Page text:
Robotic caregivers are a bad idea (but not just for the obvious reasons)

Denyse O’Leary
24 April 2014
Reproduced with Permission

Earlier this week, we looked at technological advances that cause anxiety for many. One was robot caregivers.

By definition, caregiving isn't something we associate with robots; the whole point of robots is that they don't care. That's why we can use them to detonate bombs .

But never mind whether we would want an "iCarebot." Why would we need one?

Greater longevity and lower birth rates are heightening the need for elder care worldwide , but many young people migrate in search of work. Ideally, the two groups will find each other.

But that is only if immigration is considered an acceptable solution. Some countries, especially ethnocultural mosaics like Canada, do encourage immigrants with caregiving skills. In 2012 , for example:

257,515 immigrants entered Canada, a slight jump from 2011 when we accepted 248,751. The government has set an annual target of between 240,000 to 265,000 for the near term.

2013 saw record numbers . Predictably, aging Canada fast tracks immigrants with health care skills .

And in the United States (also a cultural mosaic), a caregiver crisis is , in which an estimated 1.3 million new positions will be needed.

But Japan, which leads the way in developing robotic caregivers, is different. It is a unique, ancient culture that has not adapted well to the immigration levels accepted elsewhere. Japan Times has called the country's "revolving-door" immigration policy hard-wired to fail :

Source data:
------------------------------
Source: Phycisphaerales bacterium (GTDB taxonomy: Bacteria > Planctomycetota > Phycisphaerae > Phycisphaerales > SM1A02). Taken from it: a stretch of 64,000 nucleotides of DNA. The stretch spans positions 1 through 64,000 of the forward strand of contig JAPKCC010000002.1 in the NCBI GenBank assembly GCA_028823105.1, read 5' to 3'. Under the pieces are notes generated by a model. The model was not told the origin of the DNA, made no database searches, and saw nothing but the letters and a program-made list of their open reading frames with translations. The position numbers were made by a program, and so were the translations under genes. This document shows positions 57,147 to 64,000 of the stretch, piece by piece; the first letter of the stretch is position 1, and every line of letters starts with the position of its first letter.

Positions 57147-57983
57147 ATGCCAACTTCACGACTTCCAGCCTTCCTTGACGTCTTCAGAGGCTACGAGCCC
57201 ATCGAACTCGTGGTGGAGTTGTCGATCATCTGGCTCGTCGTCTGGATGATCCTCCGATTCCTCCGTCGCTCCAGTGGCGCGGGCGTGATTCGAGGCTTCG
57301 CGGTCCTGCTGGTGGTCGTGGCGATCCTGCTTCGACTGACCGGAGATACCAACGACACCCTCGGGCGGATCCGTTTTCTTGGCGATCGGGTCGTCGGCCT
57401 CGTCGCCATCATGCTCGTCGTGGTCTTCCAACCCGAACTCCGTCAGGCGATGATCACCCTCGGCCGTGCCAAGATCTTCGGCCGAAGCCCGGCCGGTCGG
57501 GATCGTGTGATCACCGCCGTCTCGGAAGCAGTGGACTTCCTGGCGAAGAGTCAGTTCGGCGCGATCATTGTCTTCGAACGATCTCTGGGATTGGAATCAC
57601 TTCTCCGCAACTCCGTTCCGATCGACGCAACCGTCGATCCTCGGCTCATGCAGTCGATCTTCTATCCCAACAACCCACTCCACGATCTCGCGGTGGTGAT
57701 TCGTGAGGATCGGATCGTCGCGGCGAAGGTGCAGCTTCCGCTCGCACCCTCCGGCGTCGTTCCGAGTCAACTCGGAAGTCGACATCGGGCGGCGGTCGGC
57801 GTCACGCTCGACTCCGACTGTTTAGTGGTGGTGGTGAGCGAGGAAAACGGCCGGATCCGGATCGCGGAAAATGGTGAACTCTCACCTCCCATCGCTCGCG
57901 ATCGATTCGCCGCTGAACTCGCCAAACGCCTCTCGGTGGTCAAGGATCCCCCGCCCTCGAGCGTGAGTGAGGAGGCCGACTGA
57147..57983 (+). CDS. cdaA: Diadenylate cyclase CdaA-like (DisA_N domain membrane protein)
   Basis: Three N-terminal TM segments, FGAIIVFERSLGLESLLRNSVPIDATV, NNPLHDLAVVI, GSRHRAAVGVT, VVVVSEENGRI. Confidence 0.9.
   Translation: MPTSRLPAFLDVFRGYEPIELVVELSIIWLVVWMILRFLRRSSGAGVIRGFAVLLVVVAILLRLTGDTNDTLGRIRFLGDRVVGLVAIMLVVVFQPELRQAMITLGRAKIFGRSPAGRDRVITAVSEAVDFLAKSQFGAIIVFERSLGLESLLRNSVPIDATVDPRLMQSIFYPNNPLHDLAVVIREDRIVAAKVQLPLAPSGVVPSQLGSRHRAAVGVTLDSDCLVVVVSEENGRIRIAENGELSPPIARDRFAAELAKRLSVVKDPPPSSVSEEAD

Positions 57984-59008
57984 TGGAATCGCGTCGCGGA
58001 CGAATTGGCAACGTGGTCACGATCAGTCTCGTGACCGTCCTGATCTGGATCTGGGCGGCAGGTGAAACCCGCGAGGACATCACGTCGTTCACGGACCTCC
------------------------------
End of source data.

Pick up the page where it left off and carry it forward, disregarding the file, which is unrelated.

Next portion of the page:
For example, consider 2008's visa program to import elderly-care nurses from the Philippines and Indonesia.

These NJ were all qualified nurses in their own countries, so their only real obstacle was the Japanese language. Yet this visa program required that they pass the same nursing exam that native speakers sit. Within a time limit of three years. Otherwise they lose their visas and get sent home.

This, coupled with a full-time job (of humiliating unskilled labor, including bathing patients and setting tables) and insufficient institutional support for learning kanji, ensured they would fail. And they did: The Yomiuri (Jan. 5) reported that 95 percent of the Indonesians tested over the past three years did not pass - and more than half (even one of those who did pass) have gone home. Future applications have since dried up.

And from The Economist we learn that despite the "desperate need,"

One way to plug the gap would be to employ foreign nurses. Unfortunately, rather than being welcomed, foreigners seeking to work in Japan are discouraged as a matter of national policy. Japanese immigration authorities issue no more than 50,000 work visas a year - remarkably few for a country of 128m people. These visas go mainly to ex-patriot professionals with job offers from firms in Japan, or to "exotic dancers" seeking work in hostess bars and the like. The result is that, unlike other countries, Japan has few foreign nurses ready and willing to do the caring jobs locals prefer not to do, but which desperately need doing.

That, we are told, drives the trend to automate care.

But now let's turn it around. What would the effect of robotic care be in countries where there are fewer cultural barriers to immigration? If care settings started using robots instead of people to save money, they would thereby reduce employment (and immigration). And robocare is probably not a change most seniors even want. So it sounds like a bad deal all around.

If we look at it from an economic perspective, the pension money a senior spends on assisted living is not "wasted." It is recycled back into the economy as a young person's salary.

As long as a country can accept immigration, the need for late life assistance is a job opportunity for young people with an interest in health care.

Alternatively: iCarebot, here are your duties. And good luck with that: